‘I think it was in 2002 I first met Jim Haynes. I was in Edinburgh performing my one-man show about the life of George Orwell, “The Last Man in Europe”. One afternoon I was standing outside the entrance to the Book Festival, handing out leaflets advertising my show. A man approached, half running, clearly in a hurry to get to an event that was about to start inside. He grabbed a leaflet, glanced at it, stopped and said, “Oh, I want to see this.” Then he read the date and time of the show. “Oh, I can’t. You’ll have to come and do it for me in Paris.” He handed me a folded piece of paper and disappeared. I mentally shrugged, thinking it takes all sorts, put the paper in my pocket and carried on handing out leaflets.
A couple of weeks later I was on the train back to London. I took the opportunity to sort through the litter of leaflets, tickets and random bits of paper one accumulates during a long stay at the festival. It was then that I unfolded Jim’s paper and found it to be a photocopy of a magazine article about him and his Sunday dinners. A phone number was scrawled at the top.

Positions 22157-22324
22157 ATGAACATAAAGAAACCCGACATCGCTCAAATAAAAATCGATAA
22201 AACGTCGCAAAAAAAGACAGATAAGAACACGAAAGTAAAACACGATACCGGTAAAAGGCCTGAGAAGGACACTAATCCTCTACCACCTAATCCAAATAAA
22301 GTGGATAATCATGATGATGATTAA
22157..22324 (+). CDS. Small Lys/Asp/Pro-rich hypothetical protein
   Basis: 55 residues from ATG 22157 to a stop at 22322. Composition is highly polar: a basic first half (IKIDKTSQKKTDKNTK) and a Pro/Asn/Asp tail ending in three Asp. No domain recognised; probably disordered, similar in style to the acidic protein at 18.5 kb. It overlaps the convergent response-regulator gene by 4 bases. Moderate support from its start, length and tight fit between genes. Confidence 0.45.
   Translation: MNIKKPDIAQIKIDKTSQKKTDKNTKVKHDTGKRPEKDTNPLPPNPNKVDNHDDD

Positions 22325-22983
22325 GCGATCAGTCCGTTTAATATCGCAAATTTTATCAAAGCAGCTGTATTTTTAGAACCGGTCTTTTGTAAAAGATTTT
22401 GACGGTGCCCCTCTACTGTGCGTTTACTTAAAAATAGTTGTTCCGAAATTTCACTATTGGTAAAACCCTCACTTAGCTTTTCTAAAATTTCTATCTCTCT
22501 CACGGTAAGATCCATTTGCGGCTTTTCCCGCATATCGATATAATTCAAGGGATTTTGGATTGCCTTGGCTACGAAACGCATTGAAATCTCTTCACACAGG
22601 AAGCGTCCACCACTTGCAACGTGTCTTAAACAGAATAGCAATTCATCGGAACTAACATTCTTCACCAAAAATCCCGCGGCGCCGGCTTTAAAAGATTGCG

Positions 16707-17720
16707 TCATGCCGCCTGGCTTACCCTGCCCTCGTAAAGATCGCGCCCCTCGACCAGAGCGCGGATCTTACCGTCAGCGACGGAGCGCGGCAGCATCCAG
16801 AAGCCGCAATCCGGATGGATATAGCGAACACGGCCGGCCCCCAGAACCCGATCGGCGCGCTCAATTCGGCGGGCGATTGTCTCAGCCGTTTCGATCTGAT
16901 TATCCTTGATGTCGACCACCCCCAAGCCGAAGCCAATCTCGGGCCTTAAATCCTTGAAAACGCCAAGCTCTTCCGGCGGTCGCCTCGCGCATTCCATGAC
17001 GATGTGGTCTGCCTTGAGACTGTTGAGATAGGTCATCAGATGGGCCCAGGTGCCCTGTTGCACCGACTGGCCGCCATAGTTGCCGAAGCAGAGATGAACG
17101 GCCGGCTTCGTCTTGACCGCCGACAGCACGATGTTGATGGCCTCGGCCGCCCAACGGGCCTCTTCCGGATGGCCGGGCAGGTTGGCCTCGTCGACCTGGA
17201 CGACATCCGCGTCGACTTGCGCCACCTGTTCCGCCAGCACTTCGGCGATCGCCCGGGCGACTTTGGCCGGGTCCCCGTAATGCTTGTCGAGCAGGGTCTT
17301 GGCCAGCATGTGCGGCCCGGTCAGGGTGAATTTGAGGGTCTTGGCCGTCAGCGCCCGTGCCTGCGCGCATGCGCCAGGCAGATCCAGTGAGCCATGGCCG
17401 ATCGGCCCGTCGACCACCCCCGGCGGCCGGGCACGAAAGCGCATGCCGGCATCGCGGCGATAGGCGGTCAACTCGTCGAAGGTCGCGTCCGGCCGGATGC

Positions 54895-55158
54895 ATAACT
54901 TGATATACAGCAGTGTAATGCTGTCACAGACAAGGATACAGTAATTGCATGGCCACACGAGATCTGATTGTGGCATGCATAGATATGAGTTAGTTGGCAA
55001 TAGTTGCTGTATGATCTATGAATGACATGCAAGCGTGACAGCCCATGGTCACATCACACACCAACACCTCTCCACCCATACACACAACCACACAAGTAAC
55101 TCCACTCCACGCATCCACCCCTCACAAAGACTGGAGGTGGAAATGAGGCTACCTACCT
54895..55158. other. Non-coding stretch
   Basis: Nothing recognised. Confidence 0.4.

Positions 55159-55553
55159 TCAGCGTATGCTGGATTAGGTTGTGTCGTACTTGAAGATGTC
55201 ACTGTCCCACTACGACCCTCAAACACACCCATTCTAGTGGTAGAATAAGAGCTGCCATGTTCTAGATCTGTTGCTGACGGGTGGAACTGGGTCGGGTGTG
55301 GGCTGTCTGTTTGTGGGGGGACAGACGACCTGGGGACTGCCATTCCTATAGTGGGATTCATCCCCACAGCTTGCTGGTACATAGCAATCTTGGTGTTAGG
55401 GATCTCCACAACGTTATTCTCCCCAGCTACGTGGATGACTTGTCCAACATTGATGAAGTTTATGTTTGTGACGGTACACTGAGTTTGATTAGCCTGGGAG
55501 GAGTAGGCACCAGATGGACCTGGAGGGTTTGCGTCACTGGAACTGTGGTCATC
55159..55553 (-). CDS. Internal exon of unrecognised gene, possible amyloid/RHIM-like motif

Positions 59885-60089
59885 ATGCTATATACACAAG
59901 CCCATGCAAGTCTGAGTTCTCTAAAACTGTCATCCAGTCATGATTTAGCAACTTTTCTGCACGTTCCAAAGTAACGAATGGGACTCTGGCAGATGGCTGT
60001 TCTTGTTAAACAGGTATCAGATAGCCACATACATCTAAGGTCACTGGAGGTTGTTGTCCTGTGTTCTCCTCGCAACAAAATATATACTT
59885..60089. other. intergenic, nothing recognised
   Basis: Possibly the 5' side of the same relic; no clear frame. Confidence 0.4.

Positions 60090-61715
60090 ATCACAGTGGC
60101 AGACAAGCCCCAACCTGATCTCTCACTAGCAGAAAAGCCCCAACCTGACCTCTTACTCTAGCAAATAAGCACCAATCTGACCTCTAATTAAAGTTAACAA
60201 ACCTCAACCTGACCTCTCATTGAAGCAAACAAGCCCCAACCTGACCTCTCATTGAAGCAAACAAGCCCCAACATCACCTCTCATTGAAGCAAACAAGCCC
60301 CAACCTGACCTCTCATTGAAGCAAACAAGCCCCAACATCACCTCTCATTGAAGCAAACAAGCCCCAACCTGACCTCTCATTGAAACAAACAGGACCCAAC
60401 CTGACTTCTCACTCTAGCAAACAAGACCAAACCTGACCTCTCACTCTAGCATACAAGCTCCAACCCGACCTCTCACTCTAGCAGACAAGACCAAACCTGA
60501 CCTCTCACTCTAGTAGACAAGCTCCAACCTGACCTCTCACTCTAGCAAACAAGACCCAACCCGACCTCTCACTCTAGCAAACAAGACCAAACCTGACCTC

A few days later I phoned Jim in Paris. It turned out that Jim had known Orwell’s second wife, Sonia. (Why wouldn’t he? He has known everyone else!) Hence his keenness to see the show.
I eventually performed “The Last Man in Europe” in the kitchen of Jim’s atelier to an invited audience. And over subsequent years I have performed my solo shows on the lives of William Shakespeare and Niccolò Machiavelli in the same kitchen to equally appreciative audiences.
And, I have, of course, been to his Sunday dinners many times.
Through Jim I have met lots of fascinating people I would otherwise never have known. I met Steve Gove and John Calder, resulting in my performing many of my shows at the Prague Fringe Festival and in the Calder Bookshop Theatre in London.
I spend New Year with friends in Paris every year, and I always try to fit in a visit to Jim.’
Jim Haynes, Paris, 2004
Antonia Hoogewerf at Jim’s atelier in Paris, 2004